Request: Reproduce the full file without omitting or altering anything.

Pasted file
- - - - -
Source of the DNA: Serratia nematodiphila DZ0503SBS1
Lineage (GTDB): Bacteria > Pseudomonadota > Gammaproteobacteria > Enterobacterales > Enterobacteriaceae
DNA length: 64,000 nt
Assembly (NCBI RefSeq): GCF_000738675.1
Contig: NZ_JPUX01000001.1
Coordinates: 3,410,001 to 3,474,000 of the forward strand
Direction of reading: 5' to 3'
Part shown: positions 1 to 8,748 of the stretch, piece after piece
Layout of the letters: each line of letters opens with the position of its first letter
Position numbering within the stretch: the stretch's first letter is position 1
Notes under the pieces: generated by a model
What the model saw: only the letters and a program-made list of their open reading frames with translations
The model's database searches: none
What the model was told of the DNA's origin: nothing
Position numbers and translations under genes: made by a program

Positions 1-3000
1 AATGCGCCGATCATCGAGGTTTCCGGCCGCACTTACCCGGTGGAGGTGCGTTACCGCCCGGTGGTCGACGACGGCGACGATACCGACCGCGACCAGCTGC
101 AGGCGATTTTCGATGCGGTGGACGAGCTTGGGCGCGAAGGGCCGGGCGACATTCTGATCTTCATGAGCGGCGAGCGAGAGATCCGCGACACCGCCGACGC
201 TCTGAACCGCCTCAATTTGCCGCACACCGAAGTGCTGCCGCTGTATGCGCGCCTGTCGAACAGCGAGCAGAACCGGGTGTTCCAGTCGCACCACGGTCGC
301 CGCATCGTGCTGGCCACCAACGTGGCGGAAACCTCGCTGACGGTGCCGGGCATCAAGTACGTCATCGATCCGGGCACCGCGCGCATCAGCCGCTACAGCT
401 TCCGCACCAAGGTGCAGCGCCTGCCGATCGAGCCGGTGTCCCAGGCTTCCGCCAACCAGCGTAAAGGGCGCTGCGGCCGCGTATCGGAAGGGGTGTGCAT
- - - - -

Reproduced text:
Source of the DNA: Serratia nematodiphila DZ0503SBS1
Lineage (GTDB): Bacteria > Pseudomonadota > Gammaproteobacteria > Enterobacterales > Enterobacteriaceae
DNA length: 64,000 nt
Assembly (NCBI RefSeq): GCF_000738675.1
Contig: NZ_JPUX01000001.1
Coordinates: 3,410,001 to 3,474,000 of the forward strand
Direction of reading: 5' to 3'
Part shown: positions 1 to 8,748 of the stretch, piece after piece
Layout of the letters: each line of letters opens with the position of its first letter
Position numbering within the stretch: the stretch's first letter is position 1
Notes under the pieces: generated by a model
What the model saw: only the letters and a program-made list of their open reading frames with translations
The model's database searches: none
What the model was told of the DNA's origin: nothing
Position numbers and translations under genes: made by a program

Positions 1-3000
1 AATGCGCCGATCATCGAGGTTTCCGGCCGCACTTACCCGGTGGAGGTGCGTTACCGCCCGGTGGTCGACGACGGCGACGATACCGACCGCGACCAGCTGC
101 AGGCGATTTTCGATGCGGTGGACGAGCTTGGGCGCGAAGGGCCGGGCGACATTCTGATCTTCATGAGCGGCGAGCGAGAGATCCGCGACACCGCCGACGC
201 TCTGAACCGCCTCAATTTGCCGCACACCGAAGTGCTGCCGCTGTATGCGCGCCTGTCGAACAGCGAGCAGAACCGGGTGTTCCAGTCGCACCACGGTCGC
301 CGCATCGTGCTGGCCACCAACGTGGCGGAAACCTCGCTGACGGTGCCGGGCATCAAGTACGTCATCGATCCGGGCACCGCGCGCATCAGCCGCTACAGCT
401 TCCGCACCAAGGTGCAGCGCCTGCCGATCGAGCCGGTGTCCCAGGCTTCCGCCAACCAGCGTAAAGGGCGCTGCGGCCGCGTATCGGAAGGGGTGTGCAT